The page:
Recruits With Some Mental Health Issues Can Now Seek Waivers to Join Army

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An unannounced policy enacted in August now allows people with a history of "self-mutilation," bipolar disorder, depression, and drug and alcohol abuse to seek waivers to join the Army.

The decision to open the Army's ranks to those with certain mental health issues, uncovered in documents obtained by USA Today, comes as the military service tries to recruit 80,000 new soldiers through September 2018. The Army issued a ban on waivers for such individuals in 2009 amid an epidemic of suicides among troops.

Lt. Col. Randy Taylor, an Army spokesman, said the move to expand waivers for mental health is possible because the Army now has more medical information about each potential recruit.

"The decision was primarily due to the increased availability of medical records and other data which is now more readily available," Taylor told USA Today. "These records allow Army officials to better document applicant medical histories."

The screening process for recruits requires a detailed statement from the applicant, medical records, photos submitted by the recruiter, and a psychiatric evaluation.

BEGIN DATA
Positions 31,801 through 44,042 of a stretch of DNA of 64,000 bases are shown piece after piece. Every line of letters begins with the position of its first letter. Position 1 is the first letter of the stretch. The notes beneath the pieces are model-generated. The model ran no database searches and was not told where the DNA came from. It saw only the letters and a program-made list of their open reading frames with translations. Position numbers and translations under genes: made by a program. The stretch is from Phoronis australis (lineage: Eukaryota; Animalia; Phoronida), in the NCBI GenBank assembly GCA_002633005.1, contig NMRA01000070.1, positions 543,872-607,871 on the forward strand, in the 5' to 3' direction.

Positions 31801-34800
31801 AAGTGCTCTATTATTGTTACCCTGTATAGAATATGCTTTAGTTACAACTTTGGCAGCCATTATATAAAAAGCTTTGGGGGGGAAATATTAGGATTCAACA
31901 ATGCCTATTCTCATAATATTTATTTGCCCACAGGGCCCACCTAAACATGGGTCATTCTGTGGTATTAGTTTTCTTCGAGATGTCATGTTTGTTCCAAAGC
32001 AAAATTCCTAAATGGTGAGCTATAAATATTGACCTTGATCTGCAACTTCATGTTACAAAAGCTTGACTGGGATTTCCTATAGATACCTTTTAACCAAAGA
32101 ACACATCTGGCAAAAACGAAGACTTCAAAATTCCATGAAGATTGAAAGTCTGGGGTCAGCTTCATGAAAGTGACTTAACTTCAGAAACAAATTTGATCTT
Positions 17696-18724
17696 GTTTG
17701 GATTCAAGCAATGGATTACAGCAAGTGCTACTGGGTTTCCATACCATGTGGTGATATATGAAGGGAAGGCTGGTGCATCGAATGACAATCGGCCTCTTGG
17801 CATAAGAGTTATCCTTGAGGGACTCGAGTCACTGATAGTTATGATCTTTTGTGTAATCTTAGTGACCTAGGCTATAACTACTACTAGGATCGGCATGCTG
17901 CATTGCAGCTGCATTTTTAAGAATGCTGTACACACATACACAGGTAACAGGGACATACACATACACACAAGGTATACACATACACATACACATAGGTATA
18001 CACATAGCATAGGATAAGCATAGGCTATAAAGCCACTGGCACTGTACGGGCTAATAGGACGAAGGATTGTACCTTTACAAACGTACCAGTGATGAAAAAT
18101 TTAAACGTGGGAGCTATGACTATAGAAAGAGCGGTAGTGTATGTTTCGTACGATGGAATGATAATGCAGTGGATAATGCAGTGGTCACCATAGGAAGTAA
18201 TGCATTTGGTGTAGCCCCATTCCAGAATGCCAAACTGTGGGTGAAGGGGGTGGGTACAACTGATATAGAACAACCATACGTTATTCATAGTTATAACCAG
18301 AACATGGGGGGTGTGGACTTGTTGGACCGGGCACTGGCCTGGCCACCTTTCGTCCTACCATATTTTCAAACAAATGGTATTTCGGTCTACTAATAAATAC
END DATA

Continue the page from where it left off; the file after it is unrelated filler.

"For all waivers," one memo states, "the burden of proof is on the applicant to provide a clear and meritorious case for why a waiver should be considered."

The Army did not respond to a request for information on how many waivers had been issued for mental health issues.

Elspeth Ritchie, a psychiatrist who retired from the Army in 2010, spoke to USA Today and said the decision to rescind the ban on some mental health-related waivers is in part due to recruiting difficulties.

"You're widening your pool of applicants," she said, adding that individuals with a history of mental health problems are more likely to have those issues resurface than those who do not.

"It is a red flag," she said. "The question is, how much of a red flag is it?"

USA Today noted that to meet last year's goal of recruiting 69,000 new soldiers, the Army increased the number of waivers granted for marijuana use and offered hundreds of millions of dollars in bonuses.

Conor Beck

Conor Beck   Email Conor | Full Bio | RSS
Conor Beck is a Media Analyst for the WFB. He's previously written for The College Fix, Life News, and was a Student Free Press Association Fellow for The Weekly Standard. He graduated from Rice University in 2017.

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